The economic fallout from the classes’ cancellation has also rippled through every layer of the school’s community. With the loss of tuition, Rhodes is unsure whether the school would have survived without the CARES grant, which covered the salaries of the school’s two employees—at the time, himself and Kaye—and allowed the school to meet its obligations to the mentors it had already contracted for the season. This was a lifeline for a number of mentors, many of whom make their living as artists. Leia Maahs, managing director of the Tucson-based Southwest Folklife Alliance—another Arts Endowment CARES grantee—noted that in a survey of folk and traditional artists conducted over the summer, 80 percent of respondents described finances as their most pressing pandemic-related concern.

Along with the school’s closure, the loss of tourism has been a major economic stressor for mentors and other Hopi artists. In an effort to protect its citizens from the coronavirus, the Hopi Nation has been closed to tourists since March. The move seems to have helped keep case counts relatively low: at the time of publication, there have been roughly 540 cases of coronavirus among members of the Hopi Tribe, despite the community’s location in the midst of the Navajo Nation. The Navajo Nation was one of the hardest-hit communities in all of Arizona, which was itself a global coronavirus epicenter over the summer. 

At the same time, tourists represent a major source of income for Hopi artists, both on the reservation itself and in nearby towns. “Artists are used to being able to sell things to local trading posts, and even trading posts in nearby towns, including Phoenix and Santa Fe and Scottsdale,” said Rhodes, who noted that an estimated 60 percent of Hopi earn some or all of their income from the arts. “Those places aren’t buying because they don’t have tourists, and on the reservations they don’t have tourists because the reservations are still closed.”

This has been compounded by the cancellation of in-person markets such as the Santa Fe Indian Market, as well as the cancellation of traditional ceremonies, when artists typically sell ceremonial regalia and other specialty items to participants. 

Native artists sit in chairs against a wall with their wares spread out on the sidewalk before them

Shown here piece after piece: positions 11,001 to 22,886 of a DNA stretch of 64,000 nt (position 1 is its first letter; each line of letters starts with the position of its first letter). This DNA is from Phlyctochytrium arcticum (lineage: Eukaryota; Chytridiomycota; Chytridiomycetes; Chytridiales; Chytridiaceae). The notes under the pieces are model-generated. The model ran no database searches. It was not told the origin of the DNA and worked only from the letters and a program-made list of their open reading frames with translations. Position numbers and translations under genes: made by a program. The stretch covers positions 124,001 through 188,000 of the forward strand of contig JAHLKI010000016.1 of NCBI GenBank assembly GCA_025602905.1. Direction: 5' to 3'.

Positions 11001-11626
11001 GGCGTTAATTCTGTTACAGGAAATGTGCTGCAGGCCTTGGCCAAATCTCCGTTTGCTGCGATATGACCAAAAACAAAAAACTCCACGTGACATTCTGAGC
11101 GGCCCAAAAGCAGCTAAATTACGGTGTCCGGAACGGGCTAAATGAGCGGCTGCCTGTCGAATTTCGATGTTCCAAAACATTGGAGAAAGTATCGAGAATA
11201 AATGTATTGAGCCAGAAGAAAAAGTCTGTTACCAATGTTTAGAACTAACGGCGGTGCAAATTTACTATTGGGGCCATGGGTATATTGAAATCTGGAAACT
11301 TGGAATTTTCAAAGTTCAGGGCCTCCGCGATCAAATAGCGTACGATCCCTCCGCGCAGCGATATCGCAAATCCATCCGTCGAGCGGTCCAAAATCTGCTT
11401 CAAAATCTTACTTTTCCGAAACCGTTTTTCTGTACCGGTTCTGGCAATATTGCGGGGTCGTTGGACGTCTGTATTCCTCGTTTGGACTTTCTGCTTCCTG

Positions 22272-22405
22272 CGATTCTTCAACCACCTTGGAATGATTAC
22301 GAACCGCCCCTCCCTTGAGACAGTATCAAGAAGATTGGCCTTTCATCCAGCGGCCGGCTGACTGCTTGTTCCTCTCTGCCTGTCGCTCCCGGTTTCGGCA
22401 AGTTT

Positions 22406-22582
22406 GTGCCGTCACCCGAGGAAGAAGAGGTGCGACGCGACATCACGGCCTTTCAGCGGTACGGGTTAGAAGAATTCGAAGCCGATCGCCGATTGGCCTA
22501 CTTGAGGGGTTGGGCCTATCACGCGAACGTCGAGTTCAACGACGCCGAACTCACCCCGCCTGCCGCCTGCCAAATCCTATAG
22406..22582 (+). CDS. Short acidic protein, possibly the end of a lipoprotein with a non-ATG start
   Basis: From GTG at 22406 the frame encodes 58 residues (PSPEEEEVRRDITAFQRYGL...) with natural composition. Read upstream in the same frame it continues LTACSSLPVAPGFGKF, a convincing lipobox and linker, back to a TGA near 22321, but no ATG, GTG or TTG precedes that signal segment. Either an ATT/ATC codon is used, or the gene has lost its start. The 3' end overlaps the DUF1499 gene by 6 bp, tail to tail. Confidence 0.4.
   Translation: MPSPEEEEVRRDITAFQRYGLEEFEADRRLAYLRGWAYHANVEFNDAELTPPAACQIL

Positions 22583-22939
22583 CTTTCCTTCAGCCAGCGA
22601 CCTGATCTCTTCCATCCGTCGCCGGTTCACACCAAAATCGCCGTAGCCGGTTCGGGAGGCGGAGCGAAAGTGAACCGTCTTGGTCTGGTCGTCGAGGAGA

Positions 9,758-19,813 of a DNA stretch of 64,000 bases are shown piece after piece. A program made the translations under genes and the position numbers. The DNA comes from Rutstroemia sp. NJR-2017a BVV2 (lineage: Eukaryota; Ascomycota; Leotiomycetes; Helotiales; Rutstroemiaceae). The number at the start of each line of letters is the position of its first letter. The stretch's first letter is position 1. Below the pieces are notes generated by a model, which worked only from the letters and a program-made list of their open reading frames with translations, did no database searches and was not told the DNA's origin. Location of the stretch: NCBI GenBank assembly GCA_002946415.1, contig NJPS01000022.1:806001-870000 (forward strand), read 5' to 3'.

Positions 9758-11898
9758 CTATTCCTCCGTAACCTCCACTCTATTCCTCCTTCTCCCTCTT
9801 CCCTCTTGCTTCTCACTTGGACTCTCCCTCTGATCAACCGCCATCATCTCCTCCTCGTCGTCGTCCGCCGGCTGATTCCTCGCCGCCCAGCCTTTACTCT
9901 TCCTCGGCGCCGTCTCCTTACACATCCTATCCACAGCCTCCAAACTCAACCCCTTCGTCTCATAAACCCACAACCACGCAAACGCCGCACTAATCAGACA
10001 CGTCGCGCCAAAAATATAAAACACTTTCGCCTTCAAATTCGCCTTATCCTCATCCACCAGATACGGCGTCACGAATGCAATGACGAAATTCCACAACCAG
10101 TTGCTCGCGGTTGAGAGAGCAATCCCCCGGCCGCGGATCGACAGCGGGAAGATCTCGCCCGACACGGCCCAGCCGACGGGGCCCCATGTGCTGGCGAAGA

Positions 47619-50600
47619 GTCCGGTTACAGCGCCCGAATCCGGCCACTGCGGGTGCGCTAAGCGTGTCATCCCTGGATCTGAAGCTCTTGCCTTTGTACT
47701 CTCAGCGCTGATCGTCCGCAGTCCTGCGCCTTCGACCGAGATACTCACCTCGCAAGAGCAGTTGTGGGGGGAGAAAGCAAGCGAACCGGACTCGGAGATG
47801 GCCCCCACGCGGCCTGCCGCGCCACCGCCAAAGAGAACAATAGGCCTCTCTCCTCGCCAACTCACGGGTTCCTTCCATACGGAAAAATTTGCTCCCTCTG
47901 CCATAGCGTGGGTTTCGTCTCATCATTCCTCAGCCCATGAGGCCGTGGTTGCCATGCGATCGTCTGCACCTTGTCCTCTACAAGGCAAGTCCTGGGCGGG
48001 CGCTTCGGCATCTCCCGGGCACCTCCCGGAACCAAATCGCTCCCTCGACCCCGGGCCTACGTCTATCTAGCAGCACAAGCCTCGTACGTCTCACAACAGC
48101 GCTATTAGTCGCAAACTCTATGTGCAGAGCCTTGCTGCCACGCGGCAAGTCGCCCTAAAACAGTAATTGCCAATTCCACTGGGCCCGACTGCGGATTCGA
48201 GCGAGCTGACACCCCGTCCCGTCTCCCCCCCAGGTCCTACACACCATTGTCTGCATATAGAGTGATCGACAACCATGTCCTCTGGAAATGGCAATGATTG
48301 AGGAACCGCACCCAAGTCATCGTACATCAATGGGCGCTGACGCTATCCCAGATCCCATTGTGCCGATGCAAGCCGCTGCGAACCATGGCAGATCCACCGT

Pre-COVID, markets like this one in Santa Fe were a major source of revenue for Indigenous artists, Hopi included. Most markets were canceled this year, or were moved to virtual platforms. Photo by flickr user Betsy Weber

Moving to online platforms has been challenging for many older artists nationwide, Hopi included. In order to succeed in a digital marketplace, “You have to have a website or Instagram or some other way of promoting your artwork,” said Kaye. “Some of our people are old-school, where technology is really a hard thing,” she said, a difficulty that isn’t helped by broadband connectivity issues. There is also a degree of wariness for some, said Maahs, due to how prevalent intellectual property theft has become through the internet. Posting jewelry or katsina dolls online, for example, has made it easy for profiteers to design and sell knockoffs, which are then marketed as “authentic.” 

In addition to mentors, the closure of Hopitutuqaki has also had economic outcomes for the school’s students. “When a student takes a class, our research shows that 30 percent of those students go on to produce work that then is either sold or used ceremonially or for family members,” said Rhodes. “It’s an economic boon to them, because if they didn't have it for ceremonial purposes, they would have to buy it from someplace else. So it either saves them money or makes them money.”

Although the pandemic shows no signs of slowing, Hopitutuqaki’s CARES award has allowed the school to persevere, and to once again begin serving the community. In October, Hopitutuqaki re-commenced classes, offering belt-weaving and basket-weaving in small, socially distanced groups where masks were required and sanitization was frequent. If the classes are able to operate successfully, additional classes might be added to the schedule as well.

While there will continue to be challenges in the coming months, Kaye for one prefers to take the long view, and look for signs of hope. “As Native people, we have survived all kinds of historical traumas and this is just another one,” she said. She had recently visited one of Hopitutuqaki’s older mentors, who was busy tending her corn, sorting beans, and performing the traditional duties that have patterned Hopi lives for centuries. “There are people that are carrying on. They’re not letting this virus hold them back from taking care of their families and doing what they need to do. Our culture has a lot of survival and, of course, prayer, songs, and storytelling, to remind us of who we are and that not everything is all doom and gloom. We’re going to get through this.”